Stanford Baseball Feature - Jim Rapoport
May 2, 2006
by Kyle McRae
If you look carefully enough, you can see the similarities of the paths taken this season by the Stanford Baseball team and junior outfielder Jim Rapoport.
Both came into the year with lots of experience. The Cardinal had six of its eight position player starters returning, while Rapoport started 57 of the team's 59 games a year ago.
Both started 2006 with lofty expectations after showing flashes of brilliance in 2005 but were still a bit unproven. Despite its six returning position player starters, Stanford had no All-Pac-10 players back. Rapoport had shown his potential during a torrid 13-game hit streak during the middle of the 2005 campaign, batting .521 (25-48) during the stretch to raise his average to .392 by mid-April but slumping at the end of the season to finish at .297.
And, both have struggled mightily at times in 2006 with the Cardinal record at just 19-20 and Rapoport mustering only a .244 batting average, but both of those situations look like they are starting to change.
Stanford played one of its best series of the season to take two-of-three from then No. 16 Arizona State last Friday-Sunday and Rapoport was one of the main reasons why. He hit safely in all three games of the series and was 4-for-9 with a triple, homer and seven RBI in the final two contests versus the Sun Devils.
Rapoport also arguably provided the most exciting and memorable moment of the season when he raced around the bases for an inside-the-park grandslam to spark an 11-4 victory over the Sun Devils last Sunday.
'That was the first time I've ever seen that before,' said Rapoport of his rare feat. 'It was the most exciting play I've ever had.'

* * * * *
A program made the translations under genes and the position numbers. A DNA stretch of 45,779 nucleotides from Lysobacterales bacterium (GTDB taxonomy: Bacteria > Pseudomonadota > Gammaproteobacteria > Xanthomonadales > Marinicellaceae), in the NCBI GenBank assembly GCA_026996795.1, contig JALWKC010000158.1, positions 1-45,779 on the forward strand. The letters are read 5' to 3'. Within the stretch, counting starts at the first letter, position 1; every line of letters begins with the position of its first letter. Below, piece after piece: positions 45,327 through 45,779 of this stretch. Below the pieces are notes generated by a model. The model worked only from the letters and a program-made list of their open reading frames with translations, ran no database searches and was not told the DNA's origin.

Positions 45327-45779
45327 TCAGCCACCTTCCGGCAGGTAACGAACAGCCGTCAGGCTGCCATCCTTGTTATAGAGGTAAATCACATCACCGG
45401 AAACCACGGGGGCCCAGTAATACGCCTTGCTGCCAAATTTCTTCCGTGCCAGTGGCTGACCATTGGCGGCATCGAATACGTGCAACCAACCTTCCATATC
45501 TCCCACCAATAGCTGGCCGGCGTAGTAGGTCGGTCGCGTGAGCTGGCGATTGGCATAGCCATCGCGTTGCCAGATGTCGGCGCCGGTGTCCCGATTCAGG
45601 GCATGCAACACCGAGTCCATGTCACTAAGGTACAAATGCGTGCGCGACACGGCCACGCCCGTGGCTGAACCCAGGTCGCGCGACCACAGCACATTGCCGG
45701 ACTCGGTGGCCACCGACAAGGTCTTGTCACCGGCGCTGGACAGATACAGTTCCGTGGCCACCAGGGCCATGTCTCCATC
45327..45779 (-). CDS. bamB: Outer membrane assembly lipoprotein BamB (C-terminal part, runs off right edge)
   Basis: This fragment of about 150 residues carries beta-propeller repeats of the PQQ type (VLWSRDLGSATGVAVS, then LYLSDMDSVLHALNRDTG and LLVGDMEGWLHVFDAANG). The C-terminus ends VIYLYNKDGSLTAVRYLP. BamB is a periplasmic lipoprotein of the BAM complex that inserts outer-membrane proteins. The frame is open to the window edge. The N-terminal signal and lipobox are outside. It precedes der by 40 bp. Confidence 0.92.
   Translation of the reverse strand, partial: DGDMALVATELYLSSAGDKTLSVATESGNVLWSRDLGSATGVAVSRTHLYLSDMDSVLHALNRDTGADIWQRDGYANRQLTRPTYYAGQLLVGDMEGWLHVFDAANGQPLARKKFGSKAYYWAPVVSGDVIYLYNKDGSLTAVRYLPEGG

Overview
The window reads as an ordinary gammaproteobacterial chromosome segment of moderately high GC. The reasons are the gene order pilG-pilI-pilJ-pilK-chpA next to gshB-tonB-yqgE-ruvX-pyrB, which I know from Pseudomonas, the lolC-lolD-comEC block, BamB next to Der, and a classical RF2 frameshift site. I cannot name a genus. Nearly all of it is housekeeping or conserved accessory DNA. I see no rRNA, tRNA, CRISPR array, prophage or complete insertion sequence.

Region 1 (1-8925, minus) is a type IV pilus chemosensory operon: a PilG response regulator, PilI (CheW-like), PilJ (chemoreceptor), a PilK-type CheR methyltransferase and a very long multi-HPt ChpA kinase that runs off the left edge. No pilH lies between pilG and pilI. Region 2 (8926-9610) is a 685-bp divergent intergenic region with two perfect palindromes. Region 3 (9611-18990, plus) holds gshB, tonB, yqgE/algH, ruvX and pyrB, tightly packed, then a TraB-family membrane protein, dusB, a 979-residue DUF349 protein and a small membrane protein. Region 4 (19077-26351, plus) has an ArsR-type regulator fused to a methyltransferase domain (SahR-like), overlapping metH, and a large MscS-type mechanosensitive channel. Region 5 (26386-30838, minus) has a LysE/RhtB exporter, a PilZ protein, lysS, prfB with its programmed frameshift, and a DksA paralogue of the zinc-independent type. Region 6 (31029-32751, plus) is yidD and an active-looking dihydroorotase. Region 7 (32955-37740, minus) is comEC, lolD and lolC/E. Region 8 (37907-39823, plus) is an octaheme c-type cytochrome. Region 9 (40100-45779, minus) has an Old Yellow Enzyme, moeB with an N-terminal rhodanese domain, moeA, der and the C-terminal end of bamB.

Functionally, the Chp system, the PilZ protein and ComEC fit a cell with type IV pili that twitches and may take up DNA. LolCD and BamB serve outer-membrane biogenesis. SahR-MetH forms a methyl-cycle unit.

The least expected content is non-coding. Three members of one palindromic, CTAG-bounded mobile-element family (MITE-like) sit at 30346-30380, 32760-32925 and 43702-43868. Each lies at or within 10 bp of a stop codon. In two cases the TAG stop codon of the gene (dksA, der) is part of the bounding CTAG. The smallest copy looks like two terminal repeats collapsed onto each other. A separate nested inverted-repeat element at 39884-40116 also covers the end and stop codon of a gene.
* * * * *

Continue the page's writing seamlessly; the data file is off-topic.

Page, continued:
Just the fact that Rapoport had an opportunity to make that play is a credit to his toughness after suffering through an offensive and defensive slide that got bad enough just two weeks ago for the coaches to remove him from the starting lineup.
'I just kept grinding,' said Rapoport. 'I've learned not to let anything in the past affect what was going to happen in the present or the future. I decided to take an aggressive approach - knowing that I'm going to get a hit or make a play, instead of hoping to get a big hit or make a play.'
Stanford also plans to keep grinding and building on the momentum the club built with the series victory over Arizona State. The Cardinal has three Pac-10 series remaining and believes that an even 12-12 conference record, which would take a 7-2 finish in its final three league series, would be good enough to get the club back into the postseason for the 13th consecutive year.
'We just have to take every game one at a time,' explained Rapoport. 'We need to just coming in to every game knowing we're going to win.'
Rapoport hopes to be a big part of the stretch drive for the Cardinal.
After a three-game hiatus out of the starting lineup, he's back as the team's starter in left field rather than his customary spot in center field, which has been taken over by a red-hot Ryan Seawell.
'It is the first time I had ever played left field in my life,' laughed Rapoport, who is now on a four-game hit streak and has played excellent defense at his new position. 'I still consider myself a center fielder, but I just want to do whatever it takes to help this team win.'
If he keeps playing like he did in the Arizona State series, Stanford will have a good chance to do just that.